OBJECTIVE: Water is recommended to replace sugar-containing beverages for prevention of childhood obesity. Because this recommendation is not evidence-based yet, the existing evidence on the association between water consumption and body weight outcomes was summarized.
METHODS: In a systematic review, studies were retrieved from four electronic databases (MEDLINE, EMBASE, CINAHL, Cochrane) and further search methods. Studies including children aged 2-19 years on the association between water consumption and any body weight-related outcome were eligible.
RESULTS: Out of 3,023 retrieved records, 13 studies were included: four longitudinal and nine cross-sectional studies. One cross-sectional analysis in one longitudinal study was additionally included, resulting in ten cross-sectional analyses. One non-randomized controlled study and two observational longitudinal studies showed that increased water consumption reduced the risk of overweight or body mass index. Another observational longitudinal study did not indicate this association. Six cross-sectional analyses found a direct association between water consumption and at least one body weight outcome. Four cross-sectional analyses did not show any association.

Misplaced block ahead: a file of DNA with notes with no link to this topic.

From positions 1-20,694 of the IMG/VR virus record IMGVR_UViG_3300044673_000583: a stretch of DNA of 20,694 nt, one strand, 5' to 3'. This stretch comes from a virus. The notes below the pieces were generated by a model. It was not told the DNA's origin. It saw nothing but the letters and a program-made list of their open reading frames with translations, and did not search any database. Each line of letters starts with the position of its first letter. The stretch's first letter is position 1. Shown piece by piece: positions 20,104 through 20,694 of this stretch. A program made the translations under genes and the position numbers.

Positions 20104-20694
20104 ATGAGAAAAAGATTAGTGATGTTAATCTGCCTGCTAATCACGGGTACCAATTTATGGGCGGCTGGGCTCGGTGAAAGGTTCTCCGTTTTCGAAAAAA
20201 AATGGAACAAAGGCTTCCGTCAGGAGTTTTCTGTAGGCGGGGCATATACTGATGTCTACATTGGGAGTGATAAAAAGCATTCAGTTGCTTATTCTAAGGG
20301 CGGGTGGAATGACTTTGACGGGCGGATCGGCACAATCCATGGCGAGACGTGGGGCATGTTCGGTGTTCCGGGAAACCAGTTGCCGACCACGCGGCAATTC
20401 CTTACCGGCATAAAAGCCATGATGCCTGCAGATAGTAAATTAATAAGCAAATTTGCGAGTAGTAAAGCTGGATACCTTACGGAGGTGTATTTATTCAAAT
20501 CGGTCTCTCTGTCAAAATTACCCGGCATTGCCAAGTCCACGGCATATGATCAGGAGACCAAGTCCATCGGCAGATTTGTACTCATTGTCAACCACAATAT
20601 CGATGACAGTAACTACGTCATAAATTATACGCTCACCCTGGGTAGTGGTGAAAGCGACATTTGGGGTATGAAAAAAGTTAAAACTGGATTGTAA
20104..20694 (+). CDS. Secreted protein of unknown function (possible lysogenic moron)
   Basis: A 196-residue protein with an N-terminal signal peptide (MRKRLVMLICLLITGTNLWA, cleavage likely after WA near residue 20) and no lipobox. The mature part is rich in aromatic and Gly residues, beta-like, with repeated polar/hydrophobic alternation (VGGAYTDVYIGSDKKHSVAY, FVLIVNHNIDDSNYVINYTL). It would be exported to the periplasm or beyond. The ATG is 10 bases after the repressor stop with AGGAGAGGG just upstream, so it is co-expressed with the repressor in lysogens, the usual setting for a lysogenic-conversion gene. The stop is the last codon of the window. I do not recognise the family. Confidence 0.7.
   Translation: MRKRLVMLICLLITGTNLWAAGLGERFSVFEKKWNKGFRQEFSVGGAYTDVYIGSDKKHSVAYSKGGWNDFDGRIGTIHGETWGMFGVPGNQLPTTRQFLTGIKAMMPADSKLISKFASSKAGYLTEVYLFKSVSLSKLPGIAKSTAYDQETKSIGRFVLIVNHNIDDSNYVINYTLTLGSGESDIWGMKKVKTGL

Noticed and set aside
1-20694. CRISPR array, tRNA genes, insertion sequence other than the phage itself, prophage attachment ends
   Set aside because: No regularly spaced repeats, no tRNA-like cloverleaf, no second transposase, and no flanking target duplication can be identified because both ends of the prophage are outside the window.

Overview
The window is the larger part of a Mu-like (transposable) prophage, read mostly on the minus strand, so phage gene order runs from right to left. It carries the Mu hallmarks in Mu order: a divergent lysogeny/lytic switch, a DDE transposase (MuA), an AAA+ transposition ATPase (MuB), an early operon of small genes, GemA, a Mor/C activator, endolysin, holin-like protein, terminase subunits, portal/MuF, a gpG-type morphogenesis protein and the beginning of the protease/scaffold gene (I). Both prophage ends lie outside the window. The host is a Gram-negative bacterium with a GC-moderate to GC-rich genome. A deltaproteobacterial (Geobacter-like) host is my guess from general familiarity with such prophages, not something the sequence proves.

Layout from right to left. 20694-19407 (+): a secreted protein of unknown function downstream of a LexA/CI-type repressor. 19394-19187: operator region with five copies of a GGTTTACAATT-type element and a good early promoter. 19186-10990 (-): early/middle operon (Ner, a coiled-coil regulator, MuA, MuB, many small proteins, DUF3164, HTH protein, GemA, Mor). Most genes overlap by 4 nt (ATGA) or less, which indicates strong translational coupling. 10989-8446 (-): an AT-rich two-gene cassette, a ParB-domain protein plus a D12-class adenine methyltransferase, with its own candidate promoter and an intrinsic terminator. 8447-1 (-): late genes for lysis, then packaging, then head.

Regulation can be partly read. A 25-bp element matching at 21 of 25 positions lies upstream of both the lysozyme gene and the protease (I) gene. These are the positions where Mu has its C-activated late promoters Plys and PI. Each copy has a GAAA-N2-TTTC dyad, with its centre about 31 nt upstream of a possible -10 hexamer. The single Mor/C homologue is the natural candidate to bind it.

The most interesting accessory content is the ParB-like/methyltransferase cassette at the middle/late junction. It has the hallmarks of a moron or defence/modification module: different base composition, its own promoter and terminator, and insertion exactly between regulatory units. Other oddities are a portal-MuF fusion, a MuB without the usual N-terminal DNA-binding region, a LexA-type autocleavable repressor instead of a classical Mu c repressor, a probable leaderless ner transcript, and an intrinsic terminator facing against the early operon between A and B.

CONCLUSIONS: On the cross-sectional level, higher water consumption seems to be associated with higher weight status. In contrast, longitudinal studies suggest a weight-reducing effect of water consumption, but evidence for a causal association is still low.
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